DES MOINES, IOWA, Jan. 30, 2019—Iowa farmers contracted a record $9.2 million in 2018 for conservation practices that help reduce soil erosion, improve water quality, and better forage conditions on grass-based grazing operations.
More than 650 Environmental Quality Incentives Program (EQIP) contracts were obligated to Iowa farmers in Fiscal Year 2018, exceeding the three previous years combined. A sampling of the most popular adopted practices includes watering facilities, livestock pipeline, ponds, fence, brush management and stream crossings.
Jon Hubbert, assistant state conservationist for programs with USDA’s Natural Resources Conservation Service (NRCS) in Iowa, says more than half of last year’s EQIP grazing conservation contracts were signed by producers in emergency drought counties in southeast Iowa. “We offered increased payment rates for eligible grazing practices in the drought area,” said Hubbert. “Interest for these practices during the drought far exceeded our expectations, which was great to see. These practices will provide natural resource protection and improve their operations for a long time.”
Many of the adopted practices allow livestock easier access to drinking water and exclude cattle from directly polluting streams and ponds. Hubbert says practices like prescribed grazing, fence, and brush management also help producers make the best use of their land and forage.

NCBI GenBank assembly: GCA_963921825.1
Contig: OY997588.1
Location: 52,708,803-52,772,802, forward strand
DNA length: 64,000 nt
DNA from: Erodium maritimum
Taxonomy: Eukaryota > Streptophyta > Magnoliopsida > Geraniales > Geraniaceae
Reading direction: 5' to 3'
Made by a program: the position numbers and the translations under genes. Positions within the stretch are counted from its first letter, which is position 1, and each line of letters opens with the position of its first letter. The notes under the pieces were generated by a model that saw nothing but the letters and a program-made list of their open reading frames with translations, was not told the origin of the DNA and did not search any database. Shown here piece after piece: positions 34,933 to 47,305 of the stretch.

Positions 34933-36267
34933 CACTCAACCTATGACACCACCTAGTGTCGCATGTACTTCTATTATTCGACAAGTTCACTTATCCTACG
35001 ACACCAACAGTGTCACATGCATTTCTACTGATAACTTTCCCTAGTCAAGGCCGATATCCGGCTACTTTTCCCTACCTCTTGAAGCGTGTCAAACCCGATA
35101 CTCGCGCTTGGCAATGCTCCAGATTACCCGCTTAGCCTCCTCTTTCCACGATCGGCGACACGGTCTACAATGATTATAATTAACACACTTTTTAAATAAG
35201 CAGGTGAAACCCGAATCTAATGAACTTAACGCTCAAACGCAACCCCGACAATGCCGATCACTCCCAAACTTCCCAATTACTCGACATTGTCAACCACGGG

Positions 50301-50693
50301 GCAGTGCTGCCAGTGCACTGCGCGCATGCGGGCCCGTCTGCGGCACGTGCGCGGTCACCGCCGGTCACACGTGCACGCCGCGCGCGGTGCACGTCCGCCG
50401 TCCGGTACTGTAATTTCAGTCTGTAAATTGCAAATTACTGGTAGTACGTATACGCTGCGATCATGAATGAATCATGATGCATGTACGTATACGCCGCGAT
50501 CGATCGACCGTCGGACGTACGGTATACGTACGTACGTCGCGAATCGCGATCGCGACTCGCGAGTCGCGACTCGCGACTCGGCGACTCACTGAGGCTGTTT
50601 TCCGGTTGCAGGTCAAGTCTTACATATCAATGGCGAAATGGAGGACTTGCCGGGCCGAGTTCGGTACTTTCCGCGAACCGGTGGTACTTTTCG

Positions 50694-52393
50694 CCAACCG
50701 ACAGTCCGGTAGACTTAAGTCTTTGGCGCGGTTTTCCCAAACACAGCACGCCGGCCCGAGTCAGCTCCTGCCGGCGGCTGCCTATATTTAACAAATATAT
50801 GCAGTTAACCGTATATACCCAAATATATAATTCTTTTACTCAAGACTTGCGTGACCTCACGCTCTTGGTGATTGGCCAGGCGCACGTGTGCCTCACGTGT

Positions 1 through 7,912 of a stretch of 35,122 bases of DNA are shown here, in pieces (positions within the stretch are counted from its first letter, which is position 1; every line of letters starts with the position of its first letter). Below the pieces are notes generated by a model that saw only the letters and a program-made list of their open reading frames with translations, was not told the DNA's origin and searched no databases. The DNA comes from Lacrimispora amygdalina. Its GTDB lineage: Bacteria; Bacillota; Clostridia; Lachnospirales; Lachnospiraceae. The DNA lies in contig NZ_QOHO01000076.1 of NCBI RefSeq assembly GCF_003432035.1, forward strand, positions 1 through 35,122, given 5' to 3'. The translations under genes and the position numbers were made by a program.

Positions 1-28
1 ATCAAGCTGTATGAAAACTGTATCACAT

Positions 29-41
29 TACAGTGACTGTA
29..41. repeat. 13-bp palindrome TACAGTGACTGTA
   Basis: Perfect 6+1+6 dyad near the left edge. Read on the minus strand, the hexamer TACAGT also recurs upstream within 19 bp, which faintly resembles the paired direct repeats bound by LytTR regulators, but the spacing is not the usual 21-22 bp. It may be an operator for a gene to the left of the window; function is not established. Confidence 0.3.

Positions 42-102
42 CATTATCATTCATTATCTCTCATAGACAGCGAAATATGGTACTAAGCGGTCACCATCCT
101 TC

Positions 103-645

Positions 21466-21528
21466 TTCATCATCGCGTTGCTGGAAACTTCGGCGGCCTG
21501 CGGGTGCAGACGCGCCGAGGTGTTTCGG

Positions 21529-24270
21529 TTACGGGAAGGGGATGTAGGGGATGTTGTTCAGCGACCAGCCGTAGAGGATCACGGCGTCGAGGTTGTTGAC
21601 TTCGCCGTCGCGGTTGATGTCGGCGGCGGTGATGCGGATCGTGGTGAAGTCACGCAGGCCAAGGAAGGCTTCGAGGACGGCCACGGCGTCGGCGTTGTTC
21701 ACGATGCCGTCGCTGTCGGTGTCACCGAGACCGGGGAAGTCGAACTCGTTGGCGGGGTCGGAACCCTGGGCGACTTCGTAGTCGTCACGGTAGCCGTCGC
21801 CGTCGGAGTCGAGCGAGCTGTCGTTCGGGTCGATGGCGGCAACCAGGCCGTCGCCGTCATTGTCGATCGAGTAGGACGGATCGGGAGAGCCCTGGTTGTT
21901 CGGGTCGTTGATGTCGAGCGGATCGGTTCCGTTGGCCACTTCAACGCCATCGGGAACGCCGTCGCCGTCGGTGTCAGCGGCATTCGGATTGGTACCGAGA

Hubbert says local NRCS offices accept EQIP applications on a continuous basis but will periodically set signup deadlines as funding allows. The next EQIP application deadline is March 15 for Iowa farmers.
Jeff Matthias, state grassland specialist for NRCS in Iowa, strongly encourages farmers to work with their local NRCS office to develop a grazing management plan – a working document of planned improvements to the grazing resource base. “Grazing management plans help farmers manage the soil, water, air, plant, and animal resources, along with helping to design a system that will provide the proper nutrition for grazing animals so they have high performance at the lowest cost,” he said.
Just like cropland, Matthias says grazing operators can benefit from managing pastures with soil health in mind. “As soil health improves, forage production increases and fertility needs decrease, reducing input costs and increasing profits,” he said.
NRCS offers a lengthy list of practices that treat resource concerns and improve pasture soil health, which are eligible for financial assistance through EQIP. Pasture management conservation practices like prescribed grazing, forage and biomass planting, and access control offer producers a higher payment rate in Iowa compared to many other practices.